Corky Pickering, in an opinion article for the Red Bluff Daily, shared a couple of stories as illustrations of the common human experience known as the coincidence. An experience for which there is no apparent cause.
Most part of us believe our world is based on a cause-and-effect model. Something happens and there is a reaction. After all, we’re all connected with each other and the rest of the universe. Often, our connections are mysterious and not visible.
So when something happens and we’re unable to spot the cause, we say that what happened was a coincidence.
Psychologist Carl Jung coined the word “synchronicity” for coincidences that have a profound effect on our lives. Situations where timing was everything and we can’t explain how the timing came to be what it was.
We’re thinking about a friend and our phone buzzes. We answer the call and it’s the same friend we were just thinking about. Unless this coincidence affects our lives in some significant way, it’s not quite synchronicity. But it’s still notable.
Pickering notes that “When you receive a call from an old school friend you were just thinking of, and it turns out that he could use someone with your skill set in his successful business — and you happen to be currently unemployed — that’s synchronicity. Some might call it an answer to one’s prayers, or simply a coincidence.”
Some seeds fell along the path…some fell on rocky ground…some fell among thorn bushes… some seeds fell in good soil.
Julie Beck, in an article for The Atlantic, writes “The overstuffed crate labeled “coincidences” is packed with an amazing variety of experiences, and yet something more than rarity compels us to group them together. They have a similar texture, a feeling that the fabric of life has rippled. The question is where this feeling comes from, why we notice certain ways the threads of our lives collide, and ignore others.”
Beck’s research into coincidences included a paper titled “Methods for Studying Coincidences,” published by mathematicians Persi Diaconis and Frederick Mosteller. A coincidence, according to these researchers, is “A surprising concurrence of events, perceived as meaningfully related, with no apparent causal connection.”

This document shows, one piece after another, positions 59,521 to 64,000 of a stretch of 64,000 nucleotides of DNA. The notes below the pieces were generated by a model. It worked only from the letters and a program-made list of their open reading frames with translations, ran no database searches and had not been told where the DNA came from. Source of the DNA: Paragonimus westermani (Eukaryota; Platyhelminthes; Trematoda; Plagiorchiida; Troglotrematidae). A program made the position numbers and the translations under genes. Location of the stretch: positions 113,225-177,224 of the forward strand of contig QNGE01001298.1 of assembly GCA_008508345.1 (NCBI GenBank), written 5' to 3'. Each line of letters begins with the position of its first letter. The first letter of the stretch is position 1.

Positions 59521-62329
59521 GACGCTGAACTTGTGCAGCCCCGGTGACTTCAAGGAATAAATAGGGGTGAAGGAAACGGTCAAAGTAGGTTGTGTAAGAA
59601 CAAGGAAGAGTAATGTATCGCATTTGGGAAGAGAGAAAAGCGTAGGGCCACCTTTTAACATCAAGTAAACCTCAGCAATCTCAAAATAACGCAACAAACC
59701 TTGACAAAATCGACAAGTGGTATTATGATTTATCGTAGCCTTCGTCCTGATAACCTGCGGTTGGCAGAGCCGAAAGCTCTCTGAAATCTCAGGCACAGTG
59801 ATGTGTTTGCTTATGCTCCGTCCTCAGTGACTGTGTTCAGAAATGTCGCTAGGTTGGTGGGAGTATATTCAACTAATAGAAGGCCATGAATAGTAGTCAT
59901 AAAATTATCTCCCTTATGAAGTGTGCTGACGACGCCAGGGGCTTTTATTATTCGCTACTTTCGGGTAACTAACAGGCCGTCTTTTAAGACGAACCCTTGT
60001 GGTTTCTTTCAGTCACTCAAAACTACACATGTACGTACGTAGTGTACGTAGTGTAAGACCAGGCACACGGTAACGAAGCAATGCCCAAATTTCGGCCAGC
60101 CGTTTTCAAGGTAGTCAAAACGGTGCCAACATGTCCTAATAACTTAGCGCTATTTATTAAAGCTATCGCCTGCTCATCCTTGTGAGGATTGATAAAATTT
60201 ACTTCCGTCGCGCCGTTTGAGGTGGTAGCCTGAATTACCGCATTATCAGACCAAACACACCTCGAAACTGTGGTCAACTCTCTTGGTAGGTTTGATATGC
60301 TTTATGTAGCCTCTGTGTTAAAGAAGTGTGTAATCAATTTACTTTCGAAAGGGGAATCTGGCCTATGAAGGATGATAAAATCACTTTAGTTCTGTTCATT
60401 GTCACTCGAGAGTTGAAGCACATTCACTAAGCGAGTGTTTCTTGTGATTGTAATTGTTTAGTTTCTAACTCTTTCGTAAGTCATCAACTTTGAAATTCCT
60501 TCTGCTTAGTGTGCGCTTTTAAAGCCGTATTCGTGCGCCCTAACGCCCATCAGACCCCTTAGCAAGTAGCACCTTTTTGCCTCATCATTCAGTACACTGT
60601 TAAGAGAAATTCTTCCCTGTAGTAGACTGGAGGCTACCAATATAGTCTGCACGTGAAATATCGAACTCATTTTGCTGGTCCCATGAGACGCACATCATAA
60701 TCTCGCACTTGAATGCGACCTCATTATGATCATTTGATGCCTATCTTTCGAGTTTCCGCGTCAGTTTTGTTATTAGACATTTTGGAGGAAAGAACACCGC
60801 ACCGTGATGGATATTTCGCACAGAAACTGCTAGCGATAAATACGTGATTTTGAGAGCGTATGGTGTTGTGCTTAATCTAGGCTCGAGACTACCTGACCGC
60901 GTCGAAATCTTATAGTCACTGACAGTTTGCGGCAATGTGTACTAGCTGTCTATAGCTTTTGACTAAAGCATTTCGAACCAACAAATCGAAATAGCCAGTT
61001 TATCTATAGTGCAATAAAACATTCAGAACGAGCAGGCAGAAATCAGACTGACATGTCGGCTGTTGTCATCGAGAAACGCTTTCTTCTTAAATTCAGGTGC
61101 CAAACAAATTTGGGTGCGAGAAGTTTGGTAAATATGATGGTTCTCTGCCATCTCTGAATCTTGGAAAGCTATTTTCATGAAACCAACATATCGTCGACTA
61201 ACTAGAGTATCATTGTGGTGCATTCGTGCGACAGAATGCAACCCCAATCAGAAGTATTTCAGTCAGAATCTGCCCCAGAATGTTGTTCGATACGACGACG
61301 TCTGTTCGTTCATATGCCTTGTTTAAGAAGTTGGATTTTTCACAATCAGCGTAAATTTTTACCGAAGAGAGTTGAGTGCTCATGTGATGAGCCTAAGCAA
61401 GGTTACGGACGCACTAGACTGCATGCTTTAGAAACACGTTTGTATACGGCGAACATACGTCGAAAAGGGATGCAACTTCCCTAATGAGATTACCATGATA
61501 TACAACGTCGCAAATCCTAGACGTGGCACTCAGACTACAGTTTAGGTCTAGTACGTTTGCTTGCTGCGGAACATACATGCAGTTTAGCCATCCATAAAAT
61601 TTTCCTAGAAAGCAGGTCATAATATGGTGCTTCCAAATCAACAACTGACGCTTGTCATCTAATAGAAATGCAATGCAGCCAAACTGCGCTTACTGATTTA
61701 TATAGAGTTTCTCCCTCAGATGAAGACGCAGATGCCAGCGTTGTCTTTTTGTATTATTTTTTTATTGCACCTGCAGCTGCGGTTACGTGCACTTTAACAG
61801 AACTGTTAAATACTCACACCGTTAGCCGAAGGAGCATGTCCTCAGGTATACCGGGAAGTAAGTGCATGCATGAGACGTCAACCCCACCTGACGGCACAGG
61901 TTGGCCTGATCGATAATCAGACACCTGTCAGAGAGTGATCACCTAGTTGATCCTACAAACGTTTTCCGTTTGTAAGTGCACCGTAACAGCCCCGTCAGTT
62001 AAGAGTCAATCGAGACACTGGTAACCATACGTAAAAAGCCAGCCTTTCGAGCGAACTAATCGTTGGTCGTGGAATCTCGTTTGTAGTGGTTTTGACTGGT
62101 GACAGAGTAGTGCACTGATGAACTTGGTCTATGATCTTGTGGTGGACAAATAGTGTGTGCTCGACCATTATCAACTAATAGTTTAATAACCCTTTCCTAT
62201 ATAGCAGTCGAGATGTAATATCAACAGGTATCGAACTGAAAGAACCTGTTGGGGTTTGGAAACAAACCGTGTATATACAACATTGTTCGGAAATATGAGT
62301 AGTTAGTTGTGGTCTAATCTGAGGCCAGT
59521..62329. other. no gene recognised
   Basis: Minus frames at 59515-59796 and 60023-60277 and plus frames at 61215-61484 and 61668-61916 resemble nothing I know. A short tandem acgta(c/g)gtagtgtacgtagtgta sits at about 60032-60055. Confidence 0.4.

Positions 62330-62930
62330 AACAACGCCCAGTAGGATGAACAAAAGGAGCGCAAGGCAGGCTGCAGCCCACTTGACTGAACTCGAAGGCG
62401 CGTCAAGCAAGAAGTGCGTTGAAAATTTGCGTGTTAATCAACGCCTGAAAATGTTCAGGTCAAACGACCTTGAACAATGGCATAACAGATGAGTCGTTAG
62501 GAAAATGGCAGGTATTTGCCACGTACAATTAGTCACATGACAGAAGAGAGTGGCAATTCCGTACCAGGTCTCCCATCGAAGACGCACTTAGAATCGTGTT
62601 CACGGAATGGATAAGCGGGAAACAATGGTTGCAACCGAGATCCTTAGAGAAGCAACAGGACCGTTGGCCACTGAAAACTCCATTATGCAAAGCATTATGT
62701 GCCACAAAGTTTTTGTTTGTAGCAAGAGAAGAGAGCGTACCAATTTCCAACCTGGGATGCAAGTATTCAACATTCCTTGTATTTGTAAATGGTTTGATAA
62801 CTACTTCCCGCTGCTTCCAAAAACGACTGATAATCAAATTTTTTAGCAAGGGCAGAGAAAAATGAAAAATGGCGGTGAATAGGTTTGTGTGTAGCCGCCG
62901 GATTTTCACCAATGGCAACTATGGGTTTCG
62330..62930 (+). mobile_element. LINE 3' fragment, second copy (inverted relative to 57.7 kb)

Experts who study huge numbers argue bizarre things occur when there is a vast number of chances.. Eventually, someone wins the record Powerball jackpot. And the winner’s life is likely changed substantially.
Beck concludes, “A coincidence is in the eye of the beholder.”
In this week’s chapters from our companion book, The Shepherd’s Wife, Pheodora recalls all the happenstance circumstances that had come together to free her and Chiram. But there is more! James is already a believer. Now, so are Pheodora and Chiram. But there is still more! So are Damaris and Shimon by the end. Coincidence or divine plan?
God, speaking through the Prophet Jeremiah, said, “I alone know the plans I have for you, plans to bring you prosperity and not disaster, plans to bring about the future you hope for.” But which parts of a synchronicity are divinely planned and which occurs because stuff just happens?
Jesus tells this story about a farmer planting seeds. Without commenting on the farmer’s technique, Jesus shares that not all the seeds had an equal opportunity for germination. Some fell on fertile ground, but some also fell among rocks, some fell on compacted ground, and some fell among larger plants. As expected, only the seeds that germinated in fertile soil produced wheat. The other seeds never reached their potential.
Sometimes we feel like seeds blown by the wind and landing in inhospitable places. A child suffering abuse at home, a speeding car plowing into us after running a red light or a bad report from our doctor. Was this really God’s plan?
If each of us has agency such that we’re free to make decisions independent of God’s plan, then both good and bad things can happen that interrupt the divine order. And sometimes, even though we feel like we’re between a rock and something harder, we germinate any way and even thrive.
Angela Hunt ends her novel with a lot of loose threads coming together into a sort of comfort blanket. Coincidences turn out to work toward a good outcome for the characters. Perhaps this is the nature of God’s better plans for us. Regardless of how many poor decisions we make, God is always one step ahead, coaxing and coaching us towards God’s plan for our eternal destiny.
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Our series was inspired by and relies on content provided by Angela Hunt. The Shepherd’s Wife. Jerusalem Road Series. Minneapolis: Bethany House, 2020.
Corky Pickering. “Synchronicities, or meaningful coincidences” © Red Bluff Daily News, February 10, 2021. Retrieved from: link
Julie Beck. “Coincidences and the Meaning of Life.” © The Atlantic, Feb 26, 2016. Retrieved from: link